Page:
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Economic activity in the Ninth District grew steadily since the last report. Increased activity was noted in consumer spending, tourism, services, commercial construction, manufacturing, and energy and mining. Residential construction and real estate and agricultural activity decreased, while commercial real estate activity was flat. The job market continued to strengthen moderately since the last report, while wage increases continued to be modest. Significant price increases were noted for wholesale items, but retail price increases were moderate.
Consumer Spending and Tourism
Consumer spending grew moderately. A major Minneapolis-based retailer reported that same-store sales in March and April increased 2 percent compared with a year earlier. Sales and traffic have generally been higher than a year ago at a Montana mall, but were softer in mid-May. Sales and traffic are about even with a year ago at a South Dakota mall, according to the manager; cool weather seems to have slowed apparel sales. An auto dealers association in North Dakota forecasts a 10 percent increase in vehicle sales for 2011.
While spring tourism activity was soft in many areas due to cold and rainy weather, tourism officials were optimistic for the summer season. Based on summer reservation levels, the outlook for Minnesota tourism businesses was upbeat. Spring tourism activity was slow in the Upper Peninsula of Michigan, but inquiries for summer travel options were up, according to an official.
Construction and Real Estate
Commercial construction activity increased in April. The value of commercial building permits in April increased from the same period a year earlier in both the Sioux Falls, S.D., and Fargo, N.D., areas. A data center in the Minneapolis area plans an expansion due to strong demand. Residential construction decreased from last year. The value of residential building permits in April dropped 27 percent from the same period a year earlier in the Sioux Falls area; in Minneapolis-St. Paul, the value of permits dropped significantly from a year ago.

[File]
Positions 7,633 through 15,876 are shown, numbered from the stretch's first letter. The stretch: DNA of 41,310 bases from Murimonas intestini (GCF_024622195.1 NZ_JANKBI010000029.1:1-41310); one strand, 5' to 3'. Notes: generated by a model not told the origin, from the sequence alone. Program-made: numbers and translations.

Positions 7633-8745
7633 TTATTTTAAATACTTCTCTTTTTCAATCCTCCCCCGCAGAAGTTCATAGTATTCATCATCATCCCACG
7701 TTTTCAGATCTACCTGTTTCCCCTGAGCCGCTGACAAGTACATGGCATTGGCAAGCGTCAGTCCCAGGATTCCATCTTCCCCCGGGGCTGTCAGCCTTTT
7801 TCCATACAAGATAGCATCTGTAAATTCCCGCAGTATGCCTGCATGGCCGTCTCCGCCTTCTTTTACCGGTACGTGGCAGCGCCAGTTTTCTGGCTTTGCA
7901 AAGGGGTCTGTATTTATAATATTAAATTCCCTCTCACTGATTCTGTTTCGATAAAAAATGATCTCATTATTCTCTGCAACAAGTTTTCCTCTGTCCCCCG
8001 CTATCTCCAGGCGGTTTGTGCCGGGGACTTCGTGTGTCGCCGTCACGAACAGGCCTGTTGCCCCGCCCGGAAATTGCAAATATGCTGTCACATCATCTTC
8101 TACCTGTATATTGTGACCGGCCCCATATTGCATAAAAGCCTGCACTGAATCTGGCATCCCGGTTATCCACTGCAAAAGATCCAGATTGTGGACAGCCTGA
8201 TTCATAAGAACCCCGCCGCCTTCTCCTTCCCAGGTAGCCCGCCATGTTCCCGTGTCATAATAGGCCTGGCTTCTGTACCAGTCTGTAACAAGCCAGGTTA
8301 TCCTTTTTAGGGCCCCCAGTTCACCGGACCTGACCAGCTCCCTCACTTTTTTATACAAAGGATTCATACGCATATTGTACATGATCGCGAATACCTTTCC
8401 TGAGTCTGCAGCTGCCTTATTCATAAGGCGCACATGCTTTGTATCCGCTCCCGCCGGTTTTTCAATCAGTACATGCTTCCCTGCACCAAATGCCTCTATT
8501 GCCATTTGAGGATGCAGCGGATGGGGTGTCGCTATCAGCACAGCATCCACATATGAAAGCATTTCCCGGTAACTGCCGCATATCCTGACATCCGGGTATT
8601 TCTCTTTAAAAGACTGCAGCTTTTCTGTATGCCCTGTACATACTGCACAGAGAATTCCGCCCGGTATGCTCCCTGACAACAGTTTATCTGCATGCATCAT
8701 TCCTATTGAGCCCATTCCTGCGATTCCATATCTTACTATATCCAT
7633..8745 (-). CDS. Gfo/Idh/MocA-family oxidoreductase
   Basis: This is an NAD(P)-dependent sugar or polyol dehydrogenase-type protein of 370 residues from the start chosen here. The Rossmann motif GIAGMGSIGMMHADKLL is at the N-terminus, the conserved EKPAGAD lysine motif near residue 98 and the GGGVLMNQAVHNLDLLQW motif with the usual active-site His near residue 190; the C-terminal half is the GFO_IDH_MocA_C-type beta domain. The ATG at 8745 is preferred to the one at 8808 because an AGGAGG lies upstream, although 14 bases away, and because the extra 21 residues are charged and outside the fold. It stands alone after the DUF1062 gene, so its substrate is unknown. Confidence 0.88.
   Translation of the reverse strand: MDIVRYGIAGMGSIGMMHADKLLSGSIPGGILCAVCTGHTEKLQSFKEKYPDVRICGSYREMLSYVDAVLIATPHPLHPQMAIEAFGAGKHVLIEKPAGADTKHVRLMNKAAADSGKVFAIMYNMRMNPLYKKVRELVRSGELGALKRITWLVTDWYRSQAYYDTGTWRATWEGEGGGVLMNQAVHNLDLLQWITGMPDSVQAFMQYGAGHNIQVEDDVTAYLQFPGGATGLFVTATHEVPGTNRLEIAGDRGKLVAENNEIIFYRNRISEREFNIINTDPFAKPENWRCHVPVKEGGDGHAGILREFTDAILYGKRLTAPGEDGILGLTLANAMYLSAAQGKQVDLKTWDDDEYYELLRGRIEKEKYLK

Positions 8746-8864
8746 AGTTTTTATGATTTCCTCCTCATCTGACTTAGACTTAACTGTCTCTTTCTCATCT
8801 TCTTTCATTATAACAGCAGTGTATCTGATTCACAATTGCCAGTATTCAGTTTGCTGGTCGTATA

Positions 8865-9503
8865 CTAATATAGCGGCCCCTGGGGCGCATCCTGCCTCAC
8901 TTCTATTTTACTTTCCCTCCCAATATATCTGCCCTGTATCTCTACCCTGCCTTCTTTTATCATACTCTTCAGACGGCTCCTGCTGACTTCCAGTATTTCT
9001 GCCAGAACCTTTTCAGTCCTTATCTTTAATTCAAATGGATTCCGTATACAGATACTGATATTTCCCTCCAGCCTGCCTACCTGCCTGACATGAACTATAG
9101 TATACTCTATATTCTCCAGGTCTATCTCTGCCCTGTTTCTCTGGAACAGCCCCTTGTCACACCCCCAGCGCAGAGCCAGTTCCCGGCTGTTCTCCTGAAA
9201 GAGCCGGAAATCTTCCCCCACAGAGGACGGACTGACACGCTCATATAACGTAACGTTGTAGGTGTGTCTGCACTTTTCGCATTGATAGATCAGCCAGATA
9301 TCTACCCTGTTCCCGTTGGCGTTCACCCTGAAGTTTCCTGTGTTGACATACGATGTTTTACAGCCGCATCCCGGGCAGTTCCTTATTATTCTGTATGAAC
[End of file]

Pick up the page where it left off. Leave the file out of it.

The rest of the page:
Commercial real estate markets were steady since the last report. According to industry analysts in the Minneapolis-St. Paul area, office vacancy rates declined slightly, retail vacancy was flat and industrial vacancy rates did not change much. Home sales during mid-May in Minneapolis-St. Paul were down from last year's tax-credit-driven sales, while new listings increased. April home sales in Billings, Mont., also decreased from last year's tax-credit-driven sales, while the number of homes available for sale increased. Meanwhile, the number of homes for sale in both Sioux Falls and Fargo was down from a year ago. The inventory of homes held by lenders in Minneapolis also increased. Multifamily housing vacancy rates declined, and rents increased over the past few months.
Professional business services firms reported increased activity since the last report. Preliminary results of a mid-year business outlook poll by the Minneapolis Fed found that professional services respondents expect to increase sales and profits over the next year after gains during the past 12 months. The survey also revealed that access to bank credit over the past three months has improved, leading businesses to plan expansions and increase capital expenditures. An environmental consulting firm noted a strong increase in orders from the public sector and slight increases from the private sector. Information technology contacts noted an increase in activity over the past two months.